I am inclined to agree with the Lutheran campus ministry.  We are in fact in crisis.  While this label of “spiritual, but not religious” may in fact more adequately represent the sentiments of young people, we are losing out on a chance for weekly fellowship and social connection.  We need to think about the benefits of church not because pastors and priests are the only way to know God, but because we are missing out on the chance to connect with fellow man and realize that we are one.  We are connected.  We know each other’s struggles, and yet rather than judge, we reach out and support each other through faith and through fellowship. 

The letter from the Lutheran campus ministry has very much resonated with me.  The question remains now though, what are we going to do about it?


My Gratitude List

We can be thankful in each and every moment, but often times we get too busy.  We forget sometimes that it is the little things that we should be the most grateful for.  Here is the beginning of my list:

  1. I am thankful for my family. I love my siblings and am thankful for the fact that they have children.  I love being an aunt.
  2. I am thankful for my job and the opportunity to teach.
  3. I am thankful for my yoga practice and my home studio.  We are a unique group of individuals who are a continual reminder that we are one no matter where we are in our journey.
  4. I am grateful for my able body.    I sometimes get down because of issues in my right side body, but I have a body that works and for that I am grateful.
  5.  I am so thankful for the work that I have done to recognize emotions and not feel overwhelmed by them.  Emotions are only emotions.  It is how we use them that can be productive or counterproductive.
  6. I am grateful for the opportunity to love.  Often times I get caught up in the fact that I am not married yet nor do I have children, but there is a love that is greater than one relationship.  To love with no end is to tap into a much greater source.
  7. I am grateful for friends near and far, old and new. 
  8. I have so much gratitude for those opportunities to connect again with cherished friends after some time apart.  Those conversations that feel as if no time has passed and yet we both understand that we have changed and grown are a reminder of how great these relationships are.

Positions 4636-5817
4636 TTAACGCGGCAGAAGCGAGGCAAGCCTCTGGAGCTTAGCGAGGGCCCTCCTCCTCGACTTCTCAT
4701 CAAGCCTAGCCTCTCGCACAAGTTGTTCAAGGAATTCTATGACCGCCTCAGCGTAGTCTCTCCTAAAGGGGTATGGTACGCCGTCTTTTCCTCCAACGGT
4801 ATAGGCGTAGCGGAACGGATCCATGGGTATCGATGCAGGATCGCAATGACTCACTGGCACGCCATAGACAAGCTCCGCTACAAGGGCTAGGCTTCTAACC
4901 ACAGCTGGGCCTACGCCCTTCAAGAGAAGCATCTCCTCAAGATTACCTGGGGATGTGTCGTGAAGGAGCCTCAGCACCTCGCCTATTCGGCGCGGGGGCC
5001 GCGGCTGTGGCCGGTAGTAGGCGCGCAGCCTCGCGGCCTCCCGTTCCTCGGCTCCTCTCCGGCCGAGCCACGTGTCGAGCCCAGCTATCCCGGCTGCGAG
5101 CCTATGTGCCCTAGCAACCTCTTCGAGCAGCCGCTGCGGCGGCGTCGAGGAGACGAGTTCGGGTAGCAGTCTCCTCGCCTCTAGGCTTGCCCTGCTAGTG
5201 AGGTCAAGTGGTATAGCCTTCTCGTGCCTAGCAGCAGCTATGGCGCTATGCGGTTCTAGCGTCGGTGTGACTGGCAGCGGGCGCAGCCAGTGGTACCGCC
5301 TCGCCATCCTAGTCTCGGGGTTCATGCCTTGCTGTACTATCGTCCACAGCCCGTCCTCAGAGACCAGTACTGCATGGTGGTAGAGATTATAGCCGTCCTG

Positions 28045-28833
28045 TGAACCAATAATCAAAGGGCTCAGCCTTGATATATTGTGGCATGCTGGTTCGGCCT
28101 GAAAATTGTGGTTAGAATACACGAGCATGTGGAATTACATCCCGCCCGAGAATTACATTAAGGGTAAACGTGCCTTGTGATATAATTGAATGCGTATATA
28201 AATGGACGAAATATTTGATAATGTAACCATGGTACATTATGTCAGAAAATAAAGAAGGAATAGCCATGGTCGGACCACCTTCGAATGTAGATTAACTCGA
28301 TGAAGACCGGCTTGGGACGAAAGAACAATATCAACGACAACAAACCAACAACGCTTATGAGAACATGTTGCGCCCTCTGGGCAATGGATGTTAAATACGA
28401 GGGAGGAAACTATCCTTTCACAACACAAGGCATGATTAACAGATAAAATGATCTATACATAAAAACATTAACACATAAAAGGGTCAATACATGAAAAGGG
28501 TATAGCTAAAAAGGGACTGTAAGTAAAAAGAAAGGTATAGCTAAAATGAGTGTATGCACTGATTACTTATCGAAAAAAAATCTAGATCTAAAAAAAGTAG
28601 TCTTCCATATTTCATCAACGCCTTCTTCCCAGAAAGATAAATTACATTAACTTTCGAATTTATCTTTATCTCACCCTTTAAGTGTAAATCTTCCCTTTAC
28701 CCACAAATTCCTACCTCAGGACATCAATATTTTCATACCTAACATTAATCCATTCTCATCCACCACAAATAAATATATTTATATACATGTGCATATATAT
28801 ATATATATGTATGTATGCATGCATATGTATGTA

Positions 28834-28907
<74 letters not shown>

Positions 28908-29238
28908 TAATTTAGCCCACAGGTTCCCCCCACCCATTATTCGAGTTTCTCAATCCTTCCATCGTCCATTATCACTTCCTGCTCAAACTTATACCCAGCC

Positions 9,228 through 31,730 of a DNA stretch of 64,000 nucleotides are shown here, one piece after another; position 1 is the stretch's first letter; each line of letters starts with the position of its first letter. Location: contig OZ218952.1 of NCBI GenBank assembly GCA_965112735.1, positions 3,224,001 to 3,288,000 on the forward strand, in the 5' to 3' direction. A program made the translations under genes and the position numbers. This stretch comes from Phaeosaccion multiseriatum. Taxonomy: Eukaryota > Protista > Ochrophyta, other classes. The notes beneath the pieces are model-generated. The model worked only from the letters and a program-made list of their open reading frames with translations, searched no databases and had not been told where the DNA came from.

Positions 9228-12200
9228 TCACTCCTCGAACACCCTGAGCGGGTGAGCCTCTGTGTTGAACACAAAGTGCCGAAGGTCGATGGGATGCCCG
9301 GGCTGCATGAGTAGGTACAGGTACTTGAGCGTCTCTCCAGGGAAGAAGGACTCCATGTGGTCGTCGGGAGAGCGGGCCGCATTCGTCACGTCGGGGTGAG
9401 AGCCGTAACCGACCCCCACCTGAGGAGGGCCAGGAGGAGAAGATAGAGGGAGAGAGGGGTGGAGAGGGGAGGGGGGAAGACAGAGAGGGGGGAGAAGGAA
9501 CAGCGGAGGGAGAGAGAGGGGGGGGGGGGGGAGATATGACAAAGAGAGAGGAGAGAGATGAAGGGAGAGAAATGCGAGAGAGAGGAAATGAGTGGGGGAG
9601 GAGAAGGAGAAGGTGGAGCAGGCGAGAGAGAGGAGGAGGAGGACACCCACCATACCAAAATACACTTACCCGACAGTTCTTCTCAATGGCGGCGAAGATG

9. I am thankful for those times of change that became the catalyst for growth.
  10. I am grateful for opportunities to reflect.  This is where growth really begins.
  11. I am thankful that we can have opportunities to connect whether it be through Facebook, blogs, telephone calls, or old-fashion letter.
  12. As my friend Lisa says, I am grateful for mail that is not a bill.  See #11 re: the old fashion letter.
  13. I am grateful that I know how to cook.  Now, I need to get my grandmother to teach me how to can.  I would also like her recipe for blackberry dumplings.
  14. I am grateful for the memory of my grandmother’s blackberry patch.  To have the ability to close my eyes and eat a blackberry and have that experience take me back 20 years is special.
  15. I am grateful for all my teachers past, present, and future. 
  16. I am grateful for so much more, and each and every day I can add to the list.

Wonderful world of imagination

I truly have mixed feelings about all things Disney. I live in Orlando so I understand the importance of Disney to our local economy. I’ve been to the parks, and beyond the plastic, I see the artistry at work.

I have had friends who’ve railed against this world of made-up princesses and casts of heteronormativity. The feeble princess who needs to be rescued by the strong prince is a theme that one can take only for so long. Sorry Cinderella and Snow White, it is nothing personal. I know the long history of racial bias in this magical world. I’ve seen the hidden images inside the cartoons. I, too, should loathe all things Disney. And, admittedly I have a tumultuous relationship with this wonderful world.